After the Breakup: the troubled alliance between Volkswagen and Suzuki

What was the rationale for the partnership between Volkswagen and Suzuki?

Stephen McGill

            In the business world the way in which Companies negotiate with each other is truly how they are culturally. For example, if Company A attempts to subvert information from Company B during negotiates than Company A could potentially dirty the water for future negotiations with Companies outside of their local circle. If a business is in a robust but limited saturation competitive market they cannot afford to jettison their image for a slight advantage during negotiations.

In the case of Volkswagen and Suzuki their rationale for the partnership was remarkably straight forward, “Volkswagen agreed to provide its larger vehicle technologies with Suzuki; Suzuki, in turn, agreed to provide Volkswagen access to its small-displacement motors and Indian presence” (Deresky 2014, pg. IC-13).

In ideal partnerships both sides receive a valued item within the agreement. From Volkswagen’s perspective they sought out the ability to enter the Indian market. Why was the Indian market so attractive to them?  In early 2014 The Wall Street journal published an article called GM, Ford struggle to crack India’s car market, in which they stated “The South Asian nation is expected to become the third largest car market in the world in the next five years behind China and the U.S. But U.S. auto makers have been struggling with debt and a slowdown at home, and they haven’t been as good as the Japanese and Koreans at offering the right products to India’s booming middle class, analysts and industry executives say” (Choudhury, S., & Bennett, J. 2014).

If negotiations would have gone well with Suzuki the Indian market could have been shared and the total cost of the alliance would have paid for itself via the total number of cars sold within a given period of time.

Given that both Companies represented success within their own niche market it would only make sense that the Companies would desire a partnership. Some partnerships lead to inflated costs due to corporate buyout rates and basic overhead costs but in the example of Volkswagen and Suzuki the shared agreement would have allowed both Companies to prosper by only given a small portion of themselves up.


Analyze the reasons for the break-up of the Volkswagen and Suzuki partnership


            Partnership agreements can have breakdown points at any time during negotiation. In the case of Volkswagen and Suzuki the communication within the oral agreement and the basic language of the written agreement created tension between the two companies. With one Company deciding to forgo the percentage of buyout. “Suzuki wants to buy back all the 19.9% of its shares that VW currently owns and that if the German automaker does not comply, Suzuki will seek mediation” (Faroq, 2011).

            Communicating with your business partner can be an extremely difficult process if the businesses have fundamental communication differences. In the case of Suzuki and Volkswagen many discussions and plans were put together but an overall lack of empathy on either part was found. For example, “We’ve known that Suzuki is a notoriously independent company with a chairman who is not going to bend over backwards to cooperate.  Volkswagen is better off focusing on a non-Suzuki-based strategy for India and Indonesia” (quote derived via Ashvin Chotai, a London-based managing director at Intelligence Automotive Asia Ltd., citation as follows: Mukai, 2011).

Although the communication piece is very important in the case of Suzuki and Volkswagen it was a complete lack of transparency within each company that dissuaded the other. Why for example, would Volkswagen share its larger vehicle technology to Suzuki before Suzuki granted them access to the Indian market? It was essentially a game of both sides being scared that the other wasn’t going to fulfill their end of the bargain and who could blame them? Both companies had ahold of markets and technology that they held precious. If either side decided to share with third parties that information that they had gained it could have led to a complete meltdown of the technology or location of business.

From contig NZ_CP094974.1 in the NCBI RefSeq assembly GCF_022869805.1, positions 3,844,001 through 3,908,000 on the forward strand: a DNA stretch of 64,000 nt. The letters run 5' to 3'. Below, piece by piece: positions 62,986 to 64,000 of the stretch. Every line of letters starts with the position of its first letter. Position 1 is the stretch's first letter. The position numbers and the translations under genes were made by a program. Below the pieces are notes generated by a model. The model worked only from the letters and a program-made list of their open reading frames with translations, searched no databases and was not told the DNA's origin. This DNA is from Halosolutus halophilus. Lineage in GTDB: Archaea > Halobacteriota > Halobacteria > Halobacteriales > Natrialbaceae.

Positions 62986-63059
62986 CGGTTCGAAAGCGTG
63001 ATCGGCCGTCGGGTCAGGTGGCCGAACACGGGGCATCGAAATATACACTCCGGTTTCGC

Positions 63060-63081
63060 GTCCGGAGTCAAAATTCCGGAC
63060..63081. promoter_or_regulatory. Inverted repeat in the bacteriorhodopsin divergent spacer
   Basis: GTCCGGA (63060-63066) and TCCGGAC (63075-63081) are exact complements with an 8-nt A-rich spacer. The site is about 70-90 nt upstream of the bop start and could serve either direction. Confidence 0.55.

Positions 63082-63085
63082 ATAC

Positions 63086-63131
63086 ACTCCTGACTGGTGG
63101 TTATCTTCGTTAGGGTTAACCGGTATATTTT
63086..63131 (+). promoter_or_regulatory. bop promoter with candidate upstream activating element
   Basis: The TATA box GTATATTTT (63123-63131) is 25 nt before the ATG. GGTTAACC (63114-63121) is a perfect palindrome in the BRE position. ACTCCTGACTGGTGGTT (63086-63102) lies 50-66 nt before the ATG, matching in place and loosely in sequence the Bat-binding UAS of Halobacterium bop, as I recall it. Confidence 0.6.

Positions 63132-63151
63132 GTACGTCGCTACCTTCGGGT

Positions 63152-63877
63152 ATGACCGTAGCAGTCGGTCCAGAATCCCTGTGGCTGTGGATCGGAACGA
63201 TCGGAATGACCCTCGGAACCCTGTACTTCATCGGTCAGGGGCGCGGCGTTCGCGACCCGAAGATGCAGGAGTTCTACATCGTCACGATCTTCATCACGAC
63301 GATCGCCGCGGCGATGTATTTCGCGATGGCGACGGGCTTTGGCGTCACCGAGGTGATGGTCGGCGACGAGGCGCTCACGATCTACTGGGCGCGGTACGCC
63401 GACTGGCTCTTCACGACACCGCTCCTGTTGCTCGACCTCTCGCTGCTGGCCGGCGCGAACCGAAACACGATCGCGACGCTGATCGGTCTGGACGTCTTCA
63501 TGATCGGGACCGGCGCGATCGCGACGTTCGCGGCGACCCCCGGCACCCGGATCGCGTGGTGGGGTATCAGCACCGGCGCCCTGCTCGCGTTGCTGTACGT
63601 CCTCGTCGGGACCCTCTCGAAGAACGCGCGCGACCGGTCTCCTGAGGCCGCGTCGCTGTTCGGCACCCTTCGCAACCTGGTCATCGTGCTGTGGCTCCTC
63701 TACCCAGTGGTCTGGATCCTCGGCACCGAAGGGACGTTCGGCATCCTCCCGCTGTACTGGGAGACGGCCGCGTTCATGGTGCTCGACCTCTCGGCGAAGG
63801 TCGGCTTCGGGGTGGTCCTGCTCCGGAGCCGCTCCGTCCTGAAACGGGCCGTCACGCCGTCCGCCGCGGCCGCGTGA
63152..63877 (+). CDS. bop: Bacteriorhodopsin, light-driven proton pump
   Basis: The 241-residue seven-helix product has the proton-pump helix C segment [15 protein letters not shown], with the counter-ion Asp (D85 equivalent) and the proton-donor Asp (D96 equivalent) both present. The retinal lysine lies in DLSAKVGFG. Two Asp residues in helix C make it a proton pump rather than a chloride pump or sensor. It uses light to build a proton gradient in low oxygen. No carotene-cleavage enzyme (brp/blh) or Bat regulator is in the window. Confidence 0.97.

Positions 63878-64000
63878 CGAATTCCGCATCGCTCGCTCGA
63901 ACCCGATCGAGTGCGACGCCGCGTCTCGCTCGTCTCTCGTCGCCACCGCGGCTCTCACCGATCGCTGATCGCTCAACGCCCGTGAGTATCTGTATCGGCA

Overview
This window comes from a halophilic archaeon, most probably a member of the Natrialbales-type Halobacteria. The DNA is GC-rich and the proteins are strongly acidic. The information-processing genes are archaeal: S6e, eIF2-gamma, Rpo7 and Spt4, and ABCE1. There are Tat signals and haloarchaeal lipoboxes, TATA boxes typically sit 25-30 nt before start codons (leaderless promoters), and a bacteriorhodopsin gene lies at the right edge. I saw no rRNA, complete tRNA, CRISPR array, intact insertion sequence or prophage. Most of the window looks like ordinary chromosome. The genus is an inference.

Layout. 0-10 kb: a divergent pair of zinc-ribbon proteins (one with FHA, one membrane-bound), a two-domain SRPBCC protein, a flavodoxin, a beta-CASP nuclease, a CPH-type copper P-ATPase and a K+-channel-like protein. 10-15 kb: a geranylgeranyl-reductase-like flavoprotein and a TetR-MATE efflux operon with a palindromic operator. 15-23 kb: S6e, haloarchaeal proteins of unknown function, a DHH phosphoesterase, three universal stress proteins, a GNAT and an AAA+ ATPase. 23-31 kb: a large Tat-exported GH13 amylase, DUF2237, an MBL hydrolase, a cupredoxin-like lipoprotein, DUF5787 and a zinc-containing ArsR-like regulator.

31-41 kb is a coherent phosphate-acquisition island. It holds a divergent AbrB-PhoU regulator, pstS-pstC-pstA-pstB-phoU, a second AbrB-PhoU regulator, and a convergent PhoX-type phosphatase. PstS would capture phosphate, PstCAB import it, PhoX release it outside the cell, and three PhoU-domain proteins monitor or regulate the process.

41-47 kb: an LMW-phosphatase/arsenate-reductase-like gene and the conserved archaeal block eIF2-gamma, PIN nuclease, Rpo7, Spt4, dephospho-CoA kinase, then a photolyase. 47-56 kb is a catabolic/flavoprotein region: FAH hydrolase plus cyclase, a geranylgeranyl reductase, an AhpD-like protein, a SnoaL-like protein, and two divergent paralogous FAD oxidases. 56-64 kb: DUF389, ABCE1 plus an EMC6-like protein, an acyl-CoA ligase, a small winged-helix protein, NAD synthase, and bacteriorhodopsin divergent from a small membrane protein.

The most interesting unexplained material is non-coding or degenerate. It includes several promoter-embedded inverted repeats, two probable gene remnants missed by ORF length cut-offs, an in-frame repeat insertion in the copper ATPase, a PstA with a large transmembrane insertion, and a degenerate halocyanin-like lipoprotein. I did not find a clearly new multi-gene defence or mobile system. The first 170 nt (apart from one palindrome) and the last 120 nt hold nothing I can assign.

Even their individual company goals were full of secretive language and across the pond thinking. For example, Volkswagen stated that they “aimed to be the most successful and fascinating automakers in the world by 2018” (Deresky 2014, pg IC-16).

In the end the real reason that they could not get on the same page can be categorized by the power play between the two companies. On one hand Osamu Suzuki stated that a mistaken impression that “Suzuki is placed under their (Volkswagen) umbrella” (Deresky, 2014, pg. IC-19)


What role does culture play in a trans-border /transcontinental alliances?

Culture played a rather large role in the negotiation process as Japanese owners versus German owners have completely opposing cultural backgrounds. In the Japanese culture for example “Japan is a highly structured and traditional society. Great importance is placed on loyalty, politeness, personal responsibility and on everyone working together for the good of the larger group. Education, ambition, hard work, patience and determination are held in the highest regard. The crime rate is one of the lowest in the world” (Japan Cultural Etiquette, 2014).

While the Japanese place a large weight on politeness, togetherness and education the Germans’ have a bit of a dissimilar style of negotiation as they “Can be considered the masters of planning. This is a culture that prizes forward thinking and knowing what they will be doing at a specific time on a specific day. The German thought process is extremely thorough, with each aspect of a project being examined in great detail. Careful planning, in one’s business and personal life, provides a sense of security. Most aspects of German living and working are defined and regulated by structure, for example, through laws, rules, and procedures, which are evident in all economic, political and even social spheres” (German Cultural Etiquette, 2014).

Now that we have established the two cultures we can find the points in which they clashed. In the Japanese culture politeness is honored and respect is one of the more important rules of the game. However, the Germans want to discuss the fine tuning of the project which could come off as a bit intrusive to a Japanese negotiator. Additionally the German Company makes decisions seemingly a lot quicker than the Japanese company. While the German based company Volkswagen would plan the work and follow through with the execution of the plan, the Japanese company would want a slower more thorough approach to decision making.